Good news = my math is right.
    Bad news = forecast may be misleading.

    Add the soon-to-end-current tax year, plus the year under investigation (I know I paid sufficient NI) and, as of 6th April this year, I will be 2 years short of full nSP qualification with 7 years to go.

    Conclusion: don't rely on the summary forecast. Always check the NI breakdown, and especially before making any voluntary contributions.
    • DairyQueen
    • By DairyQueen 31st Mar 18, 9:19 AM
    • 482 Posts
    • 780 Thanks
    DairyQueen
    • #8
    • 31st Mar 18, 9:19 AM
    • #8
    • 31st Mar 18, 9:19 AM
    Another quick question for the the experts please:

    I last communicated with DWP and HMRC about my NI contribution record over a year ago. There are several inconsistencies between their records and my record of employment and contracting-out. Most of these inconsistencies won't affect my SP. The year 97/98 will have an impact. It has now been 'under investigation' for two years.

    Has anyone any experience of how long it takes for these issues to be resolved? I'm not losing any sleep over this at the moment (over 7 years until SP age) but HMRC promised a written response 'within 6 weeks'.... ahem.... a year ago.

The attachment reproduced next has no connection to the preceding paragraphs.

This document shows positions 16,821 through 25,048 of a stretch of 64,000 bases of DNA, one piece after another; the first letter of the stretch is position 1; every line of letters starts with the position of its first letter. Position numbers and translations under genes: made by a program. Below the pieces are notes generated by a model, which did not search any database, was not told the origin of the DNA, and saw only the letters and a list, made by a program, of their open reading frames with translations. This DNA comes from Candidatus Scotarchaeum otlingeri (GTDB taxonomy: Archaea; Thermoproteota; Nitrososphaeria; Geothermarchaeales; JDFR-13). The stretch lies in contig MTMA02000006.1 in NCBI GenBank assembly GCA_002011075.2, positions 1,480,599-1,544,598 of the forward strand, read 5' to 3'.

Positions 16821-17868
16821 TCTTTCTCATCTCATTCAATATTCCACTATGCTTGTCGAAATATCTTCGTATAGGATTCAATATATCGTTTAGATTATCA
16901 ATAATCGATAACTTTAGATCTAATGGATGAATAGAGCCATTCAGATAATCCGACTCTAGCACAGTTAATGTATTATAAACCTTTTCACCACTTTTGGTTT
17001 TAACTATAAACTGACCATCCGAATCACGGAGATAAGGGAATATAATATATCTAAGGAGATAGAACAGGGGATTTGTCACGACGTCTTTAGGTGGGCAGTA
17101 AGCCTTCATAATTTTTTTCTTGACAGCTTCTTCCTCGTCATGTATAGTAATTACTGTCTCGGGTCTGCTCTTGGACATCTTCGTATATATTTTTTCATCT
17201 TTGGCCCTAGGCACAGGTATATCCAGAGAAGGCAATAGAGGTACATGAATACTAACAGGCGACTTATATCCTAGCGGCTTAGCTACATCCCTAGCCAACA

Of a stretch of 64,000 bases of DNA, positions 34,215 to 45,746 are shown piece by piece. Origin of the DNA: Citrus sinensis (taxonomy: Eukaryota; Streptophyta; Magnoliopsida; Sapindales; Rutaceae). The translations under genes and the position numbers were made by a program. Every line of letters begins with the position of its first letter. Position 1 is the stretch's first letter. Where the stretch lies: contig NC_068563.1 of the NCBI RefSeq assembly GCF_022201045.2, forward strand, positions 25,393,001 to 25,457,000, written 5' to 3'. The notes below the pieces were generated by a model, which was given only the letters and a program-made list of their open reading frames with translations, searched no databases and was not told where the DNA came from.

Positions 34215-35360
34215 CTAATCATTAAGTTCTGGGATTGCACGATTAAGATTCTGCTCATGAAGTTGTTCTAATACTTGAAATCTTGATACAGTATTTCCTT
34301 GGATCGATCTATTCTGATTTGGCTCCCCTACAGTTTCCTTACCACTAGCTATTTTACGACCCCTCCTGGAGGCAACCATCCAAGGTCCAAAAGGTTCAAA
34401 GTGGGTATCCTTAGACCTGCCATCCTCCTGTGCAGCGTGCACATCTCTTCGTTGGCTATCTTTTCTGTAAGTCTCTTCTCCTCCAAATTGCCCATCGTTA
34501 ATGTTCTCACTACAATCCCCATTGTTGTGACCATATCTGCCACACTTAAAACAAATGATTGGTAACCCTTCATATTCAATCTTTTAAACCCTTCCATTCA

• LHW99
    • By LHW99 31st Mar 18, 2:44 PM
    • 1,446 Posts
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    LHW99
    • #9
    • 31st Mar 18, 2:44 PM
    • #9
    • 31st Mar 18, 2:44 PM
    If their timescale was 6 weeks and you have given them 52, I would chase again!
    • Simple Soul
    • By Simple Soul 2nd Apr 18, 4:40 AM
    • 48 Posts
    • 31 Thanks
    Simple Soul
    In your case you have already earned 141.31 up to 5th April 2017. Therefore, 141.31 + (4.56 x 4 years)= 159.55.
    Originally posted by Simple Soul
    I have had another thought. Your particular calculation (above) is very, very, unusual in that it works out at EXACTLY 159.55 p.w. (I.e. the full NSP).